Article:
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MonkeyNotes-Far From the Madding Crowd by Thomas Hardy
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Chapter 12

Bathsheba makes her first appearance as farm-manager in the corn market at Casterbridge on the next market-day. The Corn Exchange hall is filled with excited farmers who have come to transact business deals with customers. In this group of yeomen (farm-managers), Bathsheba is the only woman. She feels nervous about the impression she will create and the reception she will receive. Realizing that she has to be practical in order to succeed, she builds up confidence and poise. She also adopts the professional manner of holding up the grains for inspection in the way the others do it.

Because of her professional manner, Bathsheba is soon admired by many of the yeomen; they welcome her into their group by categorizing her as a pretty woman rather than a competitor. Bathsheba, however, senses that one farmer is untouched by her presence and the power of her personality. His indifferent attitude mystifies Bathsheba. She notices that he is good looking and has a dignified air. Judging by his manner, Bathsheba concludes that he is an unmarried man.

While driving home with Liddy, Bathsheba expresses her satisfaction about her performance in the Corn Exchange. She then questions Liddy about the mysterious farmer who had paid no attention to her. At first Liddy is not able to guess his name, but when the farmer overtakes them in his carriage, Liddy recognizes him as Farmer Boldwood. Bathsheba's interest in Boldwood is aroused, and she asks more questions about him. Liddy tells her that Farmer Boldwood is rumored to have suffered disappointment in love when he was young and has, therefore, remained unmarried.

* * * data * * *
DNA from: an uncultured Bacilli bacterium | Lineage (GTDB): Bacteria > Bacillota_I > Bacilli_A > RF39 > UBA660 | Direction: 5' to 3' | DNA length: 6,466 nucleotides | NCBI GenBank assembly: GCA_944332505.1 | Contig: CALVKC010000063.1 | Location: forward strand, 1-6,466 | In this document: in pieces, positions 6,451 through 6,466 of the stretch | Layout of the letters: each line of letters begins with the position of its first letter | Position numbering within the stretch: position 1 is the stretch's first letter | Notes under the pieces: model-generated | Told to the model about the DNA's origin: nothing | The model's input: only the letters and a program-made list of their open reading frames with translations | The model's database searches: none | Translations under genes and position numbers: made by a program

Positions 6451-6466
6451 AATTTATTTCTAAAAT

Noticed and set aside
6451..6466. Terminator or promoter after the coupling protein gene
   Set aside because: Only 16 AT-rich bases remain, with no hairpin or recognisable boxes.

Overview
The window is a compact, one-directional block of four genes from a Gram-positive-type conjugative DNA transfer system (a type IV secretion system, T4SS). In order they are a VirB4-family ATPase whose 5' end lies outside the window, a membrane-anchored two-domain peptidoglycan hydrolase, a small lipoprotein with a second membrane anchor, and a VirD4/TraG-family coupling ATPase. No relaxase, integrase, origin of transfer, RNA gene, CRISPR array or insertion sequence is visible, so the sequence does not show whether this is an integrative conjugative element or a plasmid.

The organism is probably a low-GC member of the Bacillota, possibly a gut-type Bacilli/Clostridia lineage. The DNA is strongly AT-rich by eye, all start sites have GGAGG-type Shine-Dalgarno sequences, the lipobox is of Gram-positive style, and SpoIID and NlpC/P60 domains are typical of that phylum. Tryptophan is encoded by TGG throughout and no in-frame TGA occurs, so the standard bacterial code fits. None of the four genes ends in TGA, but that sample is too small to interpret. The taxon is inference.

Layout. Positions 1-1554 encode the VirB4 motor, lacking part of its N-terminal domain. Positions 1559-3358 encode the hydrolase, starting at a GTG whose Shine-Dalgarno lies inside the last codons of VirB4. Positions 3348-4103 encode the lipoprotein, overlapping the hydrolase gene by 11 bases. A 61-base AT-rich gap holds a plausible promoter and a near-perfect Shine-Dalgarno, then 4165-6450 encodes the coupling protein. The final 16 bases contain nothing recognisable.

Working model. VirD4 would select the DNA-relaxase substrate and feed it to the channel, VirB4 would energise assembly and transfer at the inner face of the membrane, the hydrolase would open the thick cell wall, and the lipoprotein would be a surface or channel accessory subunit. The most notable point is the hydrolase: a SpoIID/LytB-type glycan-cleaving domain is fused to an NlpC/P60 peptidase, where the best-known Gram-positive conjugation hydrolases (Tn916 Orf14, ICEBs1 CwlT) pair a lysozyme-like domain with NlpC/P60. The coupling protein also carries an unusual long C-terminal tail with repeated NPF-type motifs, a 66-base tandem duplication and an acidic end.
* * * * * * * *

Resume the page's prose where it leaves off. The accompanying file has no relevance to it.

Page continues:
Notes

In this chapter, Hardy introduces a vivid picture of typical business transactions amongst farmers in the Corn Exchange. Bathsheba has come here as a farm manager for the first time, and is determined to do well. The other farmers admire her for beauty and competence. Her vanity finds fulfillment in the attention she gets from all the yeomen farmers. She is, however, hurt, perplexed, and a bit resentful about Farmer Boldwood's lack of interest in her. His ignoring her sparks Bathsheba's interest in Boldwood. Ironically, if she had welcomed Boldwood when he called on her at her house, he probably would have behaved better towards her at the Exchange and might not have shown the indifference that he exhibits to her now.

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MonkeyNotes-Far From the Madding Crowd by Thomas Hardy

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